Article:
Tag Archives: Live Nation

Something Else I Meant To Tell You

Got a lot to lose

Lately, I’ve noticed an abundance of musical artists reaching out to fans through music. Now more than ever, artists are recording performances online. They post to YouTube, Instagram, or as I saw last night in email – Live From Home by Live Nation.

Sadly, it is likely to be several months before concerts will be back in the collective vernacular of the general public. As I recall back before the words “coronavirus” or “Covid-19″ became a part of my vocabulary, concerts were a huge part of the musician’s income. Record sales, in contrast, were not. Streaming, while widely accepted by the public, didn’t pay the artist “diddly-squat”, in technical terms. So I have to wonder how anyone expects to make money these days.

As I mentioned above, Live Nation proudly announced Live from Home yesterday. It was described to be “updated daily with live streams, content and more to keep you connected to your favorite artists”. It appears that this is at least part of Live Nation’s grand plan to remain in firm control of how concerts are viewed, and who gets paid. I scrolled through the website this morning, noting how easy it was to see what content was available and where. Live Nation made a quick jump from concerts to curated content, similar to a cable TV guide. The twist here is that Live Nation doesn’t appear to actually “host” the shows, but instead advertises and promotes them. For example, want to see Miley Cyrus? She’s got a show on Instagram at 11:30am (all times are local). Awolnation appears on Instagram at noon, while Melissa Etheridge will be on Facebook Live at 3pm. They’ve certainly hoisted their flag over their slice of real estate.

Nothing better than being with you

What does strike me though, and I’m still trying to decide how I feel or how this might affect the band, is Duran Duran’s own response to these online gigs. Two band members on two separate occasions have said that they don’t think playing without an audience works.

In considering this, I’m assuming that they meant a live audience. In fairness to the band, I too have to wonder how it might be playing onstage without an audience. The whole thing seems like it might be just a touch eerie. Sort of like a rehearsal, but not really. Having attended more than my fair share of gigs over the years, and being everywhere from the very back to the very front – audiences matter to Duran Duran. I can’t say that about every band I’ve seen over the years, though. Some bands – and I won’t name names – don’t seem to care.

Those bands don’t interact with their audiences in the same manner as DD fans might be used to seeing or experiencing. In some cases, they’re far more into their musicianship than they are their showmanship. Duran Duran is very interested in how they sound, don’t get me wrong, but the SHOW is equally important, and they know exactly how the show is going by how the audience responds, in real time. I don’t think it is an overstatement to claim that the give and take between band and fans, or the circle of energy between them is paramount to a Duran Duran concert. So, I can understand their misgivings.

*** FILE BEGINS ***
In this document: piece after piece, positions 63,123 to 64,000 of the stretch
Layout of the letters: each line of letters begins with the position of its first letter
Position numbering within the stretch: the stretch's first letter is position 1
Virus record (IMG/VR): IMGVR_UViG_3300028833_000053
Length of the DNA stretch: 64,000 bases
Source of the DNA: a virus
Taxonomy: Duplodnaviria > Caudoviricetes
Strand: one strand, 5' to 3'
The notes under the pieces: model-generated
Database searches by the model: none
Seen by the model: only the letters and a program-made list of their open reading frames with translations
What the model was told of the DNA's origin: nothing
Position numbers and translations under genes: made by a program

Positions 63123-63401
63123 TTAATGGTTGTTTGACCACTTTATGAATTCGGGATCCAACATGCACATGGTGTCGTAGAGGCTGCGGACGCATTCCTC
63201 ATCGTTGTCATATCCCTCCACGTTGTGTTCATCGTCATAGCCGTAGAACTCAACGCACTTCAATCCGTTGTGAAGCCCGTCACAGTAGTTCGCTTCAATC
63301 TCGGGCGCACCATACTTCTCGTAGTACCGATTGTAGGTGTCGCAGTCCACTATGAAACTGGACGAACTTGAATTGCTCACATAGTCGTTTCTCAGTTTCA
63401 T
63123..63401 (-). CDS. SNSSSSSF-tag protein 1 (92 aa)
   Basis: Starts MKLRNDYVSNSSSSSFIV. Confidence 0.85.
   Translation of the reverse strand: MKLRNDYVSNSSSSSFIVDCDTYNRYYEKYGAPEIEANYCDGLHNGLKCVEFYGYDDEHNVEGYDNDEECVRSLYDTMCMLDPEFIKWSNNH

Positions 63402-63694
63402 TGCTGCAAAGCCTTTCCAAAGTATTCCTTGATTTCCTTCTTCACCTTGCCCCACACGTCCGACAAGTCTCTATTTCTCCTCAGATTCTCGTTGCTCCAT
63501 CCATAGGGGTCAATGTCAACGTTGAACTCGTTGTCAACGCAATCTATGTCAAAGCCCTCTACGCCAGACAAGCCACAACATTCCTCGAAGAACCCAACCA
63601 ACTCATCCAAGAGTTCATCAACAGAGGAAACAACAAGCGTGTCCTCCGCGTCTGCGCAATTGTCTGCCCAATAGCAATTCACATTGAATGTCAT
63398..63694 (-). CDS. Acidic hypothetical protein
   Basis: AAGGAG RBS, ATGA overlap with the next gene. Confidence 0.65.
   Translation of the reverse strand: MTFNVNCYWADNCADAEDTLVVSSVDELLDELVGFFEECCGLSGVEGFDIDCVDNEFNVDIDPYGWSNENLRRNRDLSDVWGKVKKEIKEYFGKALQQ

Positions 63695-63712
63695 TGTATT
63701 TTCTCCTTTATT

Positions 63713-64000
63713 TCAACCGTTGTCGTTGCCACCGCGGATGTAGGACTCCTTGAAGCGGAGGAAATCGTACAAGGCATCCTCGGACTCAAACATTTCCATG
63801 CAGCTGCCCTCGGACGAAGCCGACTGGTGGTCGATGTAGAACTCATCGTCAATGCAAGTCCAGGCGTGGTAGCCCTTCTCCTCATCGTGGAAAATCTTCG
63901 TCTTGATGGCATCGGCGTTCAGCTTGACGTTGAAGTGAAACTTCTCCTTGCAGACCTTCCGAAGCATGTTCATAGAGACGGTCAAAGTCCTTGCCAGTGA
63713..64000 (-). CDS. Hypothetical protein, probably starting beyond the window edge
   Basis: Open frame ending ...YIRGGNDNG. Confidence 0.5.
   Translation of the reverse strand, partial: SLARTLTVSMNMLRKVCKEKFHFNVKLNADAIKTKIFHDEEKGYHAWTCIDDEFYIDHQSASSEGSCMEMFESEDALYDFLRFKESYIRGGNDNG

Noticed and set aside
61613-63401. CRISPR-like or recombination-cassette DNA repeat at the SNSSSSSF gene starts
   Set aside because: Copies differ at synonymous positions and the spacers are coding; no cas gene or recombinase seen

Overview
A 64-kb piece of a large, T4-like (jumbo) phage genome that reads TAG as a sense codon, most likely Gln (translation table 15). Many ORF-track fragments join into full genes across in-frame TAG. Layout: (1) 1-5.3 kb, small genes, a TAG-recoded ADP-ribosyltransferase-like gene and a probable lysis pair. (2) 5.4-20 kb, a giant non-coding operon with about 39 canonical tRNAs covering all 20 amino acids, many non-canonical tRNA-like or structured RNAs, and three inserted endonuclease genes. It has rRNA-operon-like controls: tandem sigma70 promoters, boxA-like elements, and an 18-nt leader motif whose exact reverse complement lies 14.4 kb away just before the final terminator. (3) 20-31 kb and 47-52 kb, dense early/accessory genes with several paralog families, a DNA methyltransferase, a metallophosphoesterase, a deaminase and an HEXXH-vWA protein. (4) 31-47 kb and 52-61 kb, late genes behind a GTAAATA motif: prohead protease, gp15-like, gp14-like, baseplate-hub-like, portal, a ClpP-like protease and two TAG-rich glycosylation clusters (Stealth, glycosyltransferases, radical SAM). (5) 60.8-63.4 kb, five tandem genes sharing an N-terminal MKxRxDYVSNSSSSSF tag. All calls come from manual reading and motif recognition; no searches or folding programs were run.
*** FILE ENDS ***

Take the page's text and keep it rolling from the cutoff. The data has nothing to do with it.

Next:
Everything to gain

However, these circumstances are indeed different, and there is no firm end in sight. Just last night I read an article that suggested we will likely lose an entire summer of live festivals and gigs, as well as there is a fear of Covid-19 reappearing in late autumn, winter, and spring. Then this morning, Duran Duran cancelled their May 1 and May 2nd shows at The Chelsea at The Cosmopolitan Hotel and Casino (not postponed, mind you – cancelled with full refunds at point of purchase).

How does a band survive months of nothing – and not just this band, who arguably already had their moment(s) of success, but any band? How does a live music starved public survive?? For their stake in this territory, Duran Duran is as much a business as it is an art. The last I’d heard – touring made them more money than album sales. If they were to release their next album without the ability to tour live, and they weren’t ready or willing to do streamed shows – would it matter? Never mind that in my head, a streamed show still provides an audience, albeit a much different one than this band knows. I don’t have the answers.

I’ve seen a plethora of artists who sit down in front of their computer with a guitar and record away. They post to YouTube, or they do Instagram or even Facebook Live. They join other artists by doing short sets for charity – but the difference is, of course, that they’re singular artists. Duran Duran is a group. I don’t know how playing together could possibly work live during the era of social distancing unless one used the magic of editing. (hence, it ain’t gonna be live!)

When I think about it

Don’t get me wrong, like many – I wish the band was able to stream appearances. It would be great to actually see and hear them talking to us over Instagram Live. Twitter is great too, although I think we’ve all had that moment of “This is so dumb, I can’t even follow what they’re saying!” or we’ve wondered if it’s really the band answering. (For the record, I’m sure it is.) It is simply that I can understand why they aren’t necessarily jumping on the bandwagon, even though I’d sure love to see Drama Americana (A unreleased movie similar to Sing Blue Silver about the 2005 Astronaut tour) right about now. Talk about a watch party – that one would be epic! Perhaps live streaming a gig wouldn’t work, but releasing previously unseen video that I know exists might be??


Paper Gods and Chart Success

I don’t pay a lot of attention to chart success, but occasionally something will grab my interest. This past week there were two things! First off, I couldn’t help but notice that David Bowie’s album Blackstar went to #1. I can’t imagine I’m the only one out there struck by the thought that this is his first #1 album ever.  Really?!?  (yes, really!) Secondly, I saw that Paper Gods re-entered Billboard at #45. The year 2016 seems as though it might be full of surprises…